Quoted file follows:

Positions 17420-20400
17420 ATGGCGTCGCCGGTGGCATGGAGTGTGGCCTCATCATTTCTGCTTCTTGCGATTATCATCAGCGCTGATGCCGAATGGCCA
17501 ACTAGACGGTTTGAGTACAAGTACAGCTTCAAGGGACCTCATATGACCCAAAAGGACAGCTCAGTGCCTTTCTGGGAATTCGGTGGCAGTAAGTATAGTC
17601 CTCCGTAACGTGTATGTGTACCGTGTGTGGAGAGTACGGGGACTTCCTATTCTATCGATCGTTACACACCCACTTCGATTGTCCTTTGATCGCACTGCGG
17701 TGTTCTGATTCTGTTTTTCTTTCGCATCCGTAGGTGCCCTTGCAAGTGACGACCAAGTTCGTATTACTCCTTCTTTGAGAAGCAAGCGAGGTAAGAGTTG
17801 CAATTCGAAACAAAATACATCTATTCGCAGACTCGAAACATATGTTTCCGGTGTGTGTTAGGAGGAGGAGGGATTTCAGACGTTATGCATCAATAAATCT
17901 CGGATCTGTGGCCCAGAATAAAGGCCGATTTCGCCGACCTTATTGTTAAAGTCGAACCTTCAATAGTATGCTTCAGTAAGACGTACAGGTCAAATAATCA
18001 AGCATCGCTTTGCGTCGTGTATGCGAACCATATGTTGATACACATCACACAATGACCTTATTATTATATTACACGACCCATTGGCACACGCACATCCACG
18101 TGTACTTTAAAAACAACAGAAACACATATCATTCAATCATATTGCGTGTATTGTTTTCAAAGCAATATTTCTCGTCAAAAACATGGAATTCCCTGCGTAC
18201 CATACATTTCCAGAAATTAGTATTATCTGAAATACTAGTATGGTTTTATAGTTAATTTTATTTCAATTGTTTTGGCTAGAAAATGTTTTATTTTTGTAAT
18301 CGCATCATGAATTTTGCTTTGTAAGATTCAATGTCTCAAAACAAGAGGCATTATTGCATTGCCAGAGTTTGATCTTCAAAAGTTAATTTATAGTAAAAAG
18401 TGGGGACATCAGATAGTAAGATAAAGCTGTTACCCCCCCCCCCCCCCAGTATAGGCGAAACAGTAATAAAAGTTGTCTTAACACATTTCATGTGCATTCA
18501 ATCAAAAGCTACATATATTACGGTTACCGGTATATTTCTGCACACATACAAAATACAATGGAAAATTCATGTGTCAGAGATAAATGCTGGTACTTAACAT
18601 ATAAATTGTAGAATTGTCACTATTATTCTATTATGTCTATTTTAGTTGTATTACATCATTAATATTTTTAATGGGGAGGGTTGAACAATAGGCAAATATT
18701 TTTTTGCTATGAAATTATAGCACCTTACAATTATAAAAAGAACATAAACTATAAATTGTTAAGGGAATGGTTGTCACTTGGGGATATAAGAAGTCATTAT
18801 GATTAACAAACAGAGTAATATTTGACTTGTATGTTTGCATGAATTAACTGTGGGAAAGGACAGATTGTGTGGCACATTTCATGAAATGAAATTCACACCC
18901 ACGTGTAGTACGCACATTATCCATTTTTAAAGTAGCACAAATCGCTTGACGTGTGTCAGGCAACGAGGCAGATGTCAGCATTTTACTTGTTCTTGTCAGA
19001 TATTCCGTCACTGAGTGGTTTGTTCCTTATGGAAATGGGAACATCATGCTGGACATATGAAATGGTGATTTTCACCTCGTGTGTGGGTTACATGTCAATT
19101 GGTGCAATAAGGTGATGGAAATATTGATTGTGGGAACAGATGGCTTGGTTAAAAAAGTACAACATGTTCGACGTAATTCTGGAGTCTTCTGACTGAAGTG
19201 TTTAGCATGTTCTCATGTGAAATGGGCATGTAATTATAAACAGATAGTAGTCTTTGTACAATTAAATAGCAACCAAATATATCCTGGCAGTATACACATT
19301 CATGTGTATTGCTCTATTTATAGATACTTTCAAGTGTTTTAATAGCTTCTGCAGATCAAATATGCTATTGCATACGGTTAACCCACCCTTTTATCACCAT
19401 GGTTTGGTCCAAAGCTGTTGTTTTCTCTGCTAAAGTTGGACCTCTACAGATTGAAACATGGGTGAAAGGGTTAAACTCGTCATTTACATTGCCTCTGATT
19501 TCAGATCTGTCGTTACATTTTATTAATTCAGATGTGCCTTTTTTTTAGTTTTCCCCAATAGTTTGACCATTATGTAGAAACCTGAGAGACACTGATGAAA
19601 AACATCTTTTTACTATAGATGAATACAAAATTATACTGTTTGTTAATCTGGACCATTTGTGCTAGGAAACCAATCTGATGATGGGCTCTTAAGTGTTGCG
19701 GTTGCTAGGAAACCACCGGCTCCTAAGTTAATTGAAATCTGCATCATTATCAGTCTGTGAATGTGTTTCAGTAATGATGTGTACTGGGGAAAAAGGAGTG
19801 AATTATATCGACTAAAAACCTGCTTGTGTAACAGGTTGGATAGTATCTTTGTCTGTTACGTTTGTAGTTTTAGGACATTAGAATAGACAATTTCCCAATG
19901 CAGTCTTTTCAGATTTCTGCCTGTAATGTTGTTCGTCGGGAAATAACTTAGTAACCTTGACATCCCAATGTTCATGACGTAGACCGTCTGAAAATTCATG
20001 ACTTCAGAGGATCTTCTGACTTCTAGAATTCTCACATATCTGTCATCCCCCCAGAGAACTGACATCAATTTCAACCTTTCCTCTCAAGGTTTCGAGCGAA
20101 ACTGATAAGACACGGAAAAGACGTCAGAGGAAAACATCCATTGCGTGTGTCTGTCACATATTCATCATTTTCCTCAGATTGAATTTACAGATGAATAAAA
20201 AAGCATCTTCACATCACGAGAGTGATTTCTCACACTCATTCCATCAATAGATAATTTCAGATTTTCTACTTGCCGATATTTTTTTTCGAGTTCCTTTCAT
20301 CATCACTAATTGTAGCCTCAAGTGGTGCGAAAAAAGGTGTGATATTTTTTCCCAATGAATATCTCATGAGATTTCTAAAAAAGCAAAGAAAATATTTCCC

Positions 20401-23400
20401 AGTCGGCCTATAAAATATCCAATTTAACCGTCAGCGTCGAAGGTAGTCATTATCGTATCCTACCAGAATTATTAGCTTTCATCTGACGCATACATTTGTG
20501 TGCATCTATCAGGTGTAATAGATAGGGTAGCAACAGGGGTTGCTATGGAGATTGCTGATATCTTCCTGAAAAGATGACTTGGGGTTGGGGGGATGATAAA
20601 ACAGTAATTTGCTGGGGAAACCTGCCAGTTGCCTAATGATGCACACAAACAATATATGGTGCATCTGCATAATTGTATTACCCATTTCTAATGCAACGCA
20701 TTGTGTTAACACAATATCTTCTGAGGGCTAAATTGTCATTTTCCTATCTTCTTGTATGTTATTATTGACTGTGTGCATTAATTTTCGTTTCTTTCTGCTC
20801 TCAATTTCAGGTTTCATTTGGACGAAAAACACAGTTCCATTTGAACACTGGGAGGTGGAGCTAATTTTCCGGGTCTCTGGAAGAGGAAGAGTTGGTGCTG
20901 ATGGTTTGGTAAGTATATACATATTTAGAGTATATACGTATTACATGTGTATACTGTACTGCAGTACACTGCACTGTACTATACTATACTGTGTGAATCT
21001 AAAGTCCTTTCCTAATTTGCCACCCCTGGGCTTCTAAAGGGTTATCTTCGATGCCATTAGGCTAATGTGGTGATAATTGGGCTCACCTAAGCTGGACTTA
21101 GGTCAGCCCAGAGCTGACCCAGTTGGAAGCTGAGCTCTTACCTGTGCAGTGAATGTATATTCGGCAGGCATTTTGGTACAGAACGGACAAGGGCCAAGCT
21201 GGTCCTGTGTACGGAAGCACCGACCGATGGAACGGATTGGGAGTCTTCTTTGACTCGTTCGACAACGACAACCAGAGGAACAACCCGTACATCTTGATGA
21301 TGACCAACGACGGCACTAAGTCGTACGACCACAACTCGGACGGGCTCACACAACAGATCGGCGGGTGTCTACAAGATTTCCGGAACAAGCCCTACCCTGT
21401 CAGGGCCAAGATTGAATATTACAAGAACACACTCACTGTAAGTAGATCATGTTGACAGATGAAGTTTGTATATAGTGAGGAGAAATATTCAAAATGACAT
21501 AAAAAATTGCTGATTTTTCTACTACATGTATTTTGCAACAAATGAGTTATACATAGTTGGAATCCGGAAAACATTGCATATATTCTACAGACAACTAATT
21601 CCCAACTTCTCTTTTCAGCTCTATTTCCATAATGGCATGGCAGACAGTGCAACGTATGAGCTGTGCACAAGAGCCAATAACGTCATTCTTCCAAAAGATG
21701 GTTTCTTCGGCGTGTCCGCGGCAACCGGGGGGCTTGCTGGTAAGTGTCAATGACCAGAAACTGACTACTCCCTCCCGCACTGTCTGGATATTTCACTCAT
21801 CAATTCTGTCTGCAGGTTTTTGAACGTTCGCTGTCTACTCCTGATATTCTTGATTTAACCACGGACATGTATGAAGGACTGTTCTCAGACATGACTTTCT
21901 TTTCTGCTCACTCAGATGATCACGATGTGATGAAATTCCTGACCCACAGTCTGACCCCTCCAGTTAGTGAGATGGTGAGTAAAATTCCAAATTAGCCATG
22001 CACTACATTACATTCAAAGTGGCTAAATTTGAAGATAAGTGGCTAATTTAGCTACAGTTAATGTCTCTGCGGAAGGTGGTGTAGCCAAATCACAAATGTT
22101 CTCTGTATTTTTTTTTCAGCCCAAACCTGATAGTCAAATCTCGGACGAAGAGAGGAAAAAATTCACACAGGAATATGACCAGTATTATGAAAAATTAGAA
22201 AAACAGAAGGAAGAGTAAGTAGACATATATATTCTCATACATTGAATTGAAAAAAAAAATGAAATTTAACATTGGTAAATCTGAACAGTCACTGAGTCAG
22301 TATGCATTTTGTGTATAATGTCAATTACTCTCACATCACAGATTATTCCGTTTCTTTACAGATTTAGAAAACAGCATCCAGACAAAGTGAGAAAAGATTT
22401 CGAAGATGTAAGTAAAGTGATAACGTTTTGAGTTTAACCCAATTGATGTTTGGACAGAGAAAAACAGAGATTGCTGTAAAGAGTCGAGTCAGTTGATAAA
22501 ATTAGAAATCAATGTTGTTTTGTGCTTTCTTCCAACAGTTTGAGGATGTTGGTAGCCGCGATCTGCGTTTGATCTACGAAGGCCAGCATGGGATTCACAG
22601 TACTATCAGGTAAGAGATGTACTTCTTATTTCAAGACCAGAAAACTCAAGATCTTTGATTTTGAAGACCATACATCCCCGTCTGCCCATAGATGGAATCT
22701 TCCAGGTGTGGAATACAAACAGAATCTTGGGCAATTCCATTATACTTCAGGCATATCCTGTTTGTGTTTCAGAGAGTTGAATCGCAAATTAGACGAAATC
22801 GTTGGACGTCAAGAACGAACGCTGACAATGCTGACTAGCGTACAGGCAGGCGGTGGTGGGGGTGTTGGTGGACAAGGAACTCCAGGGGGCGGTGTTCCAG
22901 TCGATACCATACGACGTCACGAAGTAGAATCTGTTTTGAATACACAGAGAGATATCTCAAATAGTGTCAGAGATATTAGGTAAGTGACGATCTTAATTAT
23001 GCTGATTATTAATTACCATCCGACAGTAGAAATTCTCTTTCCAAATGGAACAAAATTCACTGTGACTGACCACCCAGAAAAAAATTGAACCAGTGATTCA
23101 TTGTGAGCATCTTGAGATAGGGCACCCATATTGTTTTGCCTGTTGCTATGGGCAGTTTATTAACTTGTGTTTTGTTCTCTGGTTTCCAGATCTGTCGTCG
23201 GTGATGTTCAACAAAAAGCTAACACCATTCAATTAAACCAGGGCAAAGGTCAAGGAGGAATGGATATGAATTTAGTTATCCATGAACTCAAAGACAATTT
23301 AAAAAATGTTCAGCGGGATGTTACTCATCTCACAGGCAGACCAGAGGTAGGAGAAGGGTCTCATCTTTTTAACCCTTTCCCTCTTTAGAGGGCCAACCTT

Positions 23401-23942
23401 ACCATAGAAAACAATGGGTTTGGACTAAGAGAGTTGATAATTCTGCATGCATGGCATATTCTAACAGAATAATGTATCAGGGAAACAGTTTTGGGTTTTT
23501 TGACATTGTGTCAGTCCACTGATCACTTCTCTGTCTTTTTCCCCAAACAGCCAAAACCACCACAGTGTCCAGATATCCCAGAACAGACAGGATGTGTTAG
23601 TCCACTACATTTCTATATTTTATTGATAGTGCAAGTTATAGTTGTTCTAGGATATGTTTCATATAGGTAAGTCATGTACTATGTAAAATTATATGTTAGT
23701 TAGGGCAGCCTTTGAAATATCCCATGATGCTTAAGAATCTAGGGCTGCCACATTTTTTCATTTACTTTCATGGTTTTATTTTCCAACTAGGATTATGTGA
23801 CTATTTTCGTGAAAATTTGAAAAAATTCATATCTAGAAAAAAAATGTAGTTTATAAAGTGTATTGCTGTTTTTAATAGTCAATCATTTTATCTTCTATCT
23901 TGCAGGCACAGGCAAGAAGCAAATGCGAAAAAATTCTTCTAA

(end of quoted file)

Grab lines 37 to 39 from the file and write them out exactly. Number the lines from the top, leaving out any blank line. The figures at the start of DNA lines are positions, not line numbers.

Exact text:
20801 TCAATTTCAGGTTTCATTTGGACGAAAAACACAGTTCCATTTGAACACTGGGAGGTGGAGCTAATTTTCCGGGTCTCTGGAAGAGGAAGAGTTGGTGCTG
20901 ATGGTTTGGTAAGTATATACATATTTAGAGTATATACGTATTACATGTGTATACTGTACTGCAGTACACTGCACTGTACTATACTATACTGTGTGAATCT
21001 AAAGTCCTTTCCTAATTTGCCACCCCTGGGCTTCTAAAGGGTTATCTTCGATGCCATTAGGCTAATGTGGTGATAATTGGGCTCACCTAAGCTGGACTTA